Singapore is clamping down on foreigners shifting money to its banks to evade tax by striking a deal with Germany that will help Berlin detect potential tax dodgers using the Asian financial hub as a hideaway.
The move came in a deal agreed on Sunday by the Singapore government and Wolfgang Schäuble, visiting German finance minister.
It comes on the heels of an announcement by Singapore last week that it would heavily penalise banks that facilitated tax evasion, designating tax crimes as a money laundering “predicate offences”.
That means it would be a money laundering offence for a bank to assist tax evaders in hiding their funds. The Monetary Authority of Singapore said this was designed to “discourage the entry of tax evasion monies into our financial system and protect Singapore’s reputation as a trusted financial centre”.
Both actions highlight how Singapore, which has become a magnet for private banks managing wealth in Asia, is complying with global standards on tax evasion as regulators put the squeeze on banks to try to stop the practice.
Huge flows of money have come into Singapore in recent years from the region. Funds have also come from wealthy people in Europe, where regulators have been bearing down on tax evasion since the 2008 financial crisis.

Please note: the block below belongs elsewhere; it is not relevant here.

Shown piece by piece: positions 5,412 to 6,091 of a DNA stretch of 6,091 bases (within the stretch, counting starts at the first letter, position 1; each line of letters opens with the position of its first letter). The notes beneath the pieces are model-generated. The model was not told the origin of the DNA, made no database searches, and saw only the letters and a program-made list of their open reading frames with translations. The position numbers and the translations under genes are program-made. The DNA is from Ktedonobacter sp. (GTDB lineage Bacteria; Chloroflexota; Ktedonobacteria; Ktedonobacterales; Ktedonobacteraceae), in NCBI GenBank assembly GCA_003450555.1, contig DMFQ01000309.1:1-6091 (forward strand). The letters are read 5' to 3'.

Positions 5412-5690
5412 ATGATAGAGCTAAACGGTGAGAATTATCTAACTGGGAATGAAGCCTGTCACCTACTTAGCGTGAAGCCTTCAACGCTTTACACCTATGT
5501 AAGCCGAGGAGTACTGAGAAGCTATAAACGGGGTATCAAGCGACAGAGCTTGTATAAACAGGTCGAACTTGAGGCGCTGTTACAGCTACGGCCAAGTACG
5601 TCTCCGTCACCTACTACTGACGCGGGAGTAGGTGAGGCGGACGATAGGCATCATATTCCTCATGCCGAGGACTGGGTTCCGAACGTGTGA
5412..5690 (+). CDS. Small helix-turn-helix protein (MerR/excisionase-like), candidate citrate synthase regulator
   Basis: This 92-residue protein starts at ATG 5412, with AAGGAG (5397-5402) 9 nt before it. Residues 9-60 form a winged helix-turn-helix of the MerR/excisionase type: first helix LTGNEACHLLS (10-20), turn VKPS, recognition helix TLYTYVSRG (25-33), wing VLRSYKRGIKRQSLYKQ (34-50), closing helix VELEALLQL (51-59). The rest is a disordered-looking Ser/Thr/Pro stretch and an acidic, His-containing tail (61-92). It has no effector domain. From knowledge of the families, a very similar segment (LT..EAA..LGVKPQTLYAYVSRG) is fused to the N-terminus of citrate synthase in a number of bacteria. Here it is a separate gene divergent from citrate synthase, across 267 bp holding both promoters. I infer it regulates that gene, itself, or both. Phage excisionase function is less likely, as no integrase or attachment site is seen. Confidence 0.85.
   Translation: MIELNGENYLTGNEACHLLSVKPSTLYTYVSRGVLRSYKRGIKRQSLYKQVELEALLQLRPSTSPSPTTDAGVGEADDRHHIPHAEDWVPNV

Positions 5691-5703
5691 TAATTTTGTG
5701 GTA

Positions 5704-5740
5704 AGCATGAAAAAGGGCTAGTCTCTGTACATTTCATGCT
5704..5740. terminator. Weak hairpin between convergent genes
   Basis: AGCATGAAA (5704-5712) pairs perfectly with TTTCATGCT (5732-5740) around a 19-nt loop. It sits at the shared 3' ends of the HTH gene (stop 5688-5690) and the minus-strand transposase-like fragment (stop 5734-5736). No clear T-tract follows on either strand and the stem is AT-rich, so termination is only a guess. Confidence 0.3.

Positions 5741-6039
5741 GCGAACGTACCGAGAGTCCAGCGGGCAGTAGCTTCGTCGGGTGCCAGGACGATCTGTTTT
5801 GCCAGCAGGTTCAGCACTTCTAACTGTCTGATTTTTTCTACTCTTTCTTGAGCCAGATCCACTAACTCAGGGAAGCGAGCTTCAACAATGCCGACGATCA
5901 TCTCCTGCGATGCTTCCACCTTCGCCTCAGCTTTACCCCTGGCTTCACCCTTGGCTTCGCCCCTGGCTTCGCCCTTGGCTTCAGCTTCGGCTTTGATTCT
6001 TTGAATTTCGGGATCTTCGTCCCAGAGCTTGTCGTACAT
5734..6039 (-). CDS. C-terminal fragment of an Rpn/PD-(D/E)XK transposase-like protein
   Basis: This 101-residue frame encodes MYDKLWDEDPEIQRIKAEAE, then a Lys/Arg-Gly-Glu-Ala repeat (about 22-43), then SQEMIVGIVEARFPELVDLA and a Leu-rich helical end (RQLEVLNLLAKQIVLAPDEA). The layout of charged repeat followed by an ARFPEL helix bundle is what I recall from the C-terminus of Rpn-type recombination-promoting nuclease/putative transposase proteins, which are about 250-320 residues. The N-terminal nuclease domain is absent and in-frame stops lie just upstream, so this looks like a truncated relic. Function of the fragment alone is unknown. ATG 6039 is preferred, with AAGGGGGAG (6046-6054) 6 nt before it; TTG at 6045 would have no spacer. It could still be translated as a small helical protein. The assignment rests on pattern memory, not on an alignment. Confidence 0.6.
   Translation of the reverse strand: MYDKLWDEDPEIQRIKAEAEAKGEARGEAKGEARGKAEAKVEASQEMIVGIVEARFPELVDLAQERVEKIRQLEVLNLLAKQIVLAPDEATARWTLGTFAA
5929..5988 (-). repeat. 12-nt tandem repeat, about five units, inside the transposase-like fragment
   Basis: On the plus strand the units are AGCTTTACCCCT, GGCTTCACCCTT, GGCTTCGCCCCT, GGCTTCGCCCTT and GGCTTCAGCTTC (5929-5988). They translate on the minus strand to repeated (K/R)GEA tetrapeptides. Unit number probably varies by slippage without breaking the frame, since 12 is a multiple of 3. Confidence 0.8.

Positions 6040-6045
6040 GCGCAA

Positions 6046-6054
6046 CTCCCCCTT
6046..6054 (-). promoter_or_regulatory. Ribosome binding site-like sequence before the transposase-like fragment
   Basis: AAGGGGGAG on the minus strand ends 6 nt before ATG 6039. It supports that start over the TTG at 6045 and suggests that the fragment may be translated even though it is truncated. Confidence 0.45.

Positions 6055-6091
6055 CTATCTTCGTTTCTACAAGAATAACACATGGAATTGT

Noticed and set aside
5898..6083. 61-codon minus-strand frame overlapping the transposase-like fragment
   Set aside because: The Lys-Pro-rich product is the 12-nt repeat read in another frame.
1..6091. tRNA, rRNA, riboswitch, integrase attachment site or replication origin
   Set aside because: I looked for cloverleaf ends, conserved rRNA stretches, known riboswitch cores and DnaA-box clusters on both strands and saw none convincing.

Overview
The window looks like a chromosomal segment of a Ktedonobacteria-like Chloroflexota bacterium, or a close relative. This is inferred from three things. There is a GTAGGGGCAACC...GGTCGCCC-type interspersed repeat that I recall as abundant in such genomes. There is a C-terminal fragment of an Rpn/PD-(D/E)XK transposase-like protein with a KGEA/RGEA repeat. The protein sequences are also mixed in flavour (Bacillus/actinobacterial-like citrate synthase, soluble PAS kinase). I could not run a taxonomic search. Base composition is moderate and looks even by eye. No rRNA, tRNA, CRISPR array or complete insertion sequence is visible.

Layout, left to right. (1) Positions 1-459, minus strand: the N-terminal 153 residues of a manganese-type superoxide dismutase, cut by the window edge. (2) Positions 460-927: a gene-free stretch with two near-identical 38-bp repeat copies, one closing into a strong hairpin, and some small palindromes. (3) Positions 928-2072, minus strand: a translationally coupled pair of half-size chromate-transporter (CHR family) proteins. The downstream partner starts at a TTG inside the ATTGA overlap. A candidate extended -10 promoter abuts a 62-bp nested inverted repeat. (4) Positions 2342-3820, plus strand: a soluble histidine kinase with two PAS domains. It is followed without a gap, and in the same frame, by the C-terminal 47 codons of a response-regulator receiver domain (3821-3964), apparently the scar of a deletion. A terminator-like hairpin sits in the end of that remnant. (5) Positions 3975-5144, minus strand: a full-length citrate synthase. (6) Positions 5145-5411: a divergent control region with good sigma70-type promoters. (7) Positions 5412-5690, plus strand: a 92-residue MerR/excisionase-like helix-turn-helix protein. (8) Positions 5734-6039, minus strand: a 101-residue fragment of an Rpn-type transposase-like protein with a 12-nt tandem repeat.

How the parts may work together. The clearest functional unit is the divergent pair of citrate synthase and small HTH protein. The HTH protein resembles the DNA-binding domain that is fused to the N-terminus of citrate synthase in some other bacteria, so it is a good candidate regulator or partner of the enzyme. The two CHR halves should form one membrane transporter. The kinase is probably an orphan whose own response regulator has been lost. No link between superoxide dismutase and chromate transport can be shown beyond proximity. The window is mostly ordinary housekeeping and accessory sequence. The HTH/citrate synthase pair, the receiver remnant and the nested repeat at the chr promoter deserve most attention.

The Monetary Authority of Singapore, the city-state’s central bank, says there were S$1.34tn ($1tn) of assets under management last year – about level with Hong Kong. Singapore is fast catching up with Switzerland, the world’s largest wealth centre.
Singapore last year said it was making what it said was a “pre-emptive” policy shift to adhere to new regulatory standards, setting it on a course to balance the need to remain competitive as an Asian financial centre with ensuring it is complying with international rules against tax dodging.
“The government is conscious of being ahead of the curve in terms of adhering to international standards because a lot of Singapore’s economic success is dependent on its reputation as a well regulated financial centre,” said Dawn Quek, senior associate at Baker & McKenzie Wong & Leow, the law firm. “At the same time, the government is conscious of being businesses friendly.”
Last week the MAS told banks operating in Singapore that by July next year there would be severe penalties for banks accepting clients engaged in tax evasion.
This brings Singapore into line with new requirements announced in February by the Paris-based Financial Action Task Force designating tax crimes as money laundering offences.
Renato de Guzman, chief executive of Bank of Singapore, said he believed the latest MAS move would “further entrench Singapore’s position as Asia’s premier wealth management hub”.
Under the deal between Singapore and Germany, the two counties could exchange information for the enforcement of domestic tax laws “of the requesting country”, expanding this to all types of tax, not only taxes on income and on capital. Nor will the exchange depend on the taxpayer being resident in either country.